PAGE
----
The Return of the Comeback Kid

Earlier today, before a crowd of some 400 people in a casino bingo hall, Arthur "Archie" LaRose was sworn in once again as the secretary-treasurer of the Leech Lake Band of Ojibwe. For the 35-year-old LaRose, it must have been a sweet moment. After all, not only did he defeat one of his bitterest political opponents (who also happens to be his wife's uncle), he swept all 13 districts. "Those are some beautiful numbers, man," LaRose said appreciatively. "I've never seen it happen since I've been following politics."

If the margin of victory was satisfying, the context was even more so. Over the course of his contentious, four-year tenure as the band's second highest ranking official, LaRose has been stripped of his job duties, banned from setting foot in tribal casinos and generally been mired in a state of near constant controversy. Actually, the controversy part goes back further than four years.

A product of one of the toughest corners of the reservation--a blasted out housing project in Cass Lake known as Track 33--LaRose first made news back in 1993 after five masked bandits perpetrated the only casino-heist in Minnesota history. LaRose, along with four fellow Leech Lakers, was arrested and jailed. He maintained his innocence and, ultimately, the case was dropped.

After that, LaRose--who made a name for himself on the reservation as an amateur boxer--decided to try his hand at tribal politics. While he failed in his first bid for office, his popularity with the voters of Leech Lake has seldom been in question. There is also little question that he has been remarkably unpopular among his fellow members on the tribal council. Over the years, his colleagues have accused him of everything from untoward gang affiliations to financial skullduggery to intimidating tribal employees.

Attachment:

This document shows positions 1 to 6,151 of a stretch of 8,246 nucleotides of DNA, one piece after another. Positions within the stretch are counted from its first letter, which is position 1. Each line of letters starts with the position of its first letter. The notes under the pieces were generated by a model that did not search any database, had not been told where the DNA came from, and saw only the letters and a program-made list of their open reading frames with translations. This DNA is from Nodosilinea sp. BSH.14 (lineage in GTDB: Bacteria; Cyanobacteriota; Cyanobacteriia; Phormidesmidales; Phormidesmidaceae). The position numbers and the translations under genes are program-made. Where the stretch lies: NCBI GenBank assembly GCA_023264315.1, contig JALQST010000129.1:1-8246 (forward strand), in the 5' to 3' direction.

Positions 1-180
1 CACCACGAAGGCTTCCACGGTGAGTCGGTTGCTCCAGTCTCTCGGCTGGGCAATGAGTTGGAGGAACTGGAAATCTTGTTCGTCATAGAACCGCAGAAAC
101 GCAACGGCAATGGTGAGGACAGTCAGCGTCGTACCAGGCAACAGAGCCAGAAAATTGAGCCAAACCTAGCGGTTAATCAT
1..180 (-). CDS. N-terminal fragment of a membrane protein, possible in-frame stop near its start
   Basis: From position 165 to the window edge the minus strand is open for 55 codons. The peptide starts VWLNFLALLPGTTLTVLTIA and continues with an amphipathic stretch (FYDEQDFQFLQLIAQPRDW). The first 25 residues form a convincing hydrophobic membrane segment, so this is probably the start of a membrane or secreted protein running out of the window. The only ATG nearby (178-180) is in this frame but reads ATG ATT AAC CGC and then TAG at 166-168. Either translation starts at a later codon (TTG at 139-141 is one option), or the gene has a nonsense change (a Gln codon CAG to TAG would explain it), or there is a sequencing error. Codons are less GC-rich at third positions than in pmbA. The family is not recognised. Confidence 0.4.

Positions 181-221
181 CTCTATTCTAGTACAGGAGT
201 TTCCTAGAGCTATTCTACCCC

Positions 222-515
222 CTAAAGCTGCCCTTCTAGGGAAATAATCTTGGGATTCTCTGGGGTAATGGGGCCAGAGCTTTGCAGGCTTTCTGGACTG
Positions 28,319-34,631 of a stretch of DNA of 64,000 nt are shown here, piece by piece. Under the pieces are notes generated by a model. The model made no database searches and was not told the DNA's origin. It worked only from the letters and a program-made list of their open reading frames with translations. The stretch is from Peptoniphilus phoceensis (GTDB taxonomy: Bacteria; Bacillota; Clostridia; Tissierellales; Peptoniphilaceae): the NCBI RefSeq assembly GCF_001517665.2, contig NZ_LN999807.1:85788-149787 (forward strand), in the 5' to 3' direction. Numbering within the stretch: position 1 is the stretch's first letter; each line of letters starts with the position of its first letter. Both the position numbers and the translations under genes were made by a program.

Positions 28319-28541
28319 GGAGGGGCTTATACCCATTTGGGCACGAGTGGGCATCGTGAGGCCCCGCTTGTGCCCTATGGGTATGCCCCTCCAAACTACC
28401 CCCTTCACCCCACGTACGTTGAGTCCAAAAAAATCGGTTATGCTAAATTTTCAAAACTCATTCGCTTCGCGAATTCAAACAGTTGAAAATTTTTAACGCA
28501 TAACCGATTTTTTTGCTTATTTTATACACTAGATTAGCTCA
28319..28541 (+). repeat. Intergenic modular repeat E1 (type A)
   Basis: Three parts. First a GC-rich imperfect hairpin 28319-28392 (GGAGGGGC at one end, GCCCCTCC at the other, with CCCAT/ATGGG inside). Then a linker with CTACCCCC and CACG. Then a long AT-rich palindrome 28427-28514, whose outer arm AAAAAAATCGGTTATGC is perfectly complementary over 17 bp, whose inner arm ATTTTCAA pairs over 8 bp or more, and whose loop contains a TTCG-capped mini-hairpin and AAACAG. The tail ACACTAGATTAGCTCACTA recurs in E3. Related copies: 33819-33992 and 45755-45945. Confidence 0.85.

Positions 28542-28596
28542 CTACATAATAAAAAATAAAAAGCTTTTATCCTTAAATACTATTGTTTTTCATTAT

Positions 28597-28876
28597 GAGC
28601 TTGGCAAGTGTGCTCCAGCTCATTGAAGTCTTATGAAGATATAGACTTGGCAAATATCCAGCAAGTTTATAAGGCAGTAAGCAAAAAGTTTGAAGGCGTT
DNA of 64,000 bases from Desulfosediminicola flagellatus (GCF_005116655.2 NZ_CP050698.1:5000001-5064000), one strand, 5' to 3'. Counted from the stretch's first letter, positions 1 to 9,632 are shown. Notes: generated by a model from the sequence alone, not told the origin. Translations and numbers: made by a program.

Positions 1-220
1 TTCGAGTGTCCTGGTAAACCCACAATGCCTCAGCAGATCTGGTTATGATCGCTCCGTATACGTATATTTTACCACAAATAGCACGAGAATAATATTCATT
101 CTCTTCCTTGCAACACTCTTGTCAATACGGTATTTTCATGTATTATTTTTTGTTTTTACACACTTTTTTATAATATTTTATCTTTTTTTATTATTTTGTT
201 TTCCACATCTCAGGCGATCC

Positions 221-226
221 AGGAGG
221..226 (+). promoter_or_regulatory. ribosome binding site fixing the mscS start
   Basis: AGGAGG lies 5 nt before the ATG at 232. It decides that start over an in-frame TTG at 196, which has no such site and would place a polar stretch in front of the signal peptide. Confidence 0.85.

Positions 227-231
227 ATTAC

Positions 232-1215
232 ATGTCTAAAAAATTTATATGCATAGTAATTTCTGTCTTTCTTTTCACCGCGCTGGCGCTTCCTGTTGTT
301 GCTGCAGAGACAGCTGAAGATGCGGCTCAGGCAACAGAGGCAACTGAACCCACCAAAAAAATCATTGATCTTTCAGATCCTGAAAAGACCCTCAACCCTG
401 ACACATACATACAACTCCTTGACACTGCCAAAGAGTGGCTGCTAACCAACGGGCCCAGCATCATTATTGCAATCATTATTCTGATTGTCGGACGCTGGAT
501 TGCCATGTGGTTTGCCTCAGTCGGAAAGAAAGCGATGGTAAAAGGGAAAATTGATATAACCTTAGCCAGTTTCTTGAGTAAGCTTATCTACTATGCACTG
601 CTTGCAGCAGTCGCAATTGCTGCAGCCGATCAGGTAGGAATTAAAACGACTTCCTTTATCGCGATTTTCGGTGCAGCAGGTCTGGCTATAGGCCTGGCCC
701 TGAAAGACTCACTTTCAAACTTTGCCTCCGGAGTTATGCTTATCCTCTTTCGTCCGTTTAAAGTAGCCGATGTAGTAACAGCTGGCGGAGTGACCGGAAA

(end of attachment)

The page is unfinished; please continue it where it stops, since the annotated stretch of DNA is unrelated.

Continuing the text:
Twice council members voted to remove LaRose from his office. The first time, a tribal judge invalidated the removal; the second time, a special election was held and LaRose coasted to another easy victory. An uncommonly hard campaigner, LaRose credits his repeated success to a simple credo: listen to the people.

This year, he says, a main plank was eliminating the requirement that anyone who rents a room at the tribally-owned hotels have a credit card. The policy, which was enacted under the rationale that it would dissuade drug dealers from setting up shop in tribal facilities, proved unpopular with band members. "I would say 85 to 90 percent of the people on the reservation don't have a credit card," LaRose observes. "When we have wakes and funerals, a lot of our family and friends who come don't have credit card and don't have a place to stay. So this policy directly effects our band members."

Given the margin of his recent victory, LaRose can't help but contemplate higher office. "If this year goes good and I can do my job, if they [the other tribal council members] let me do my job, I'll stay where I am." He pauses a beat, then adds, "But some day I'm going to seek that chairmanship."

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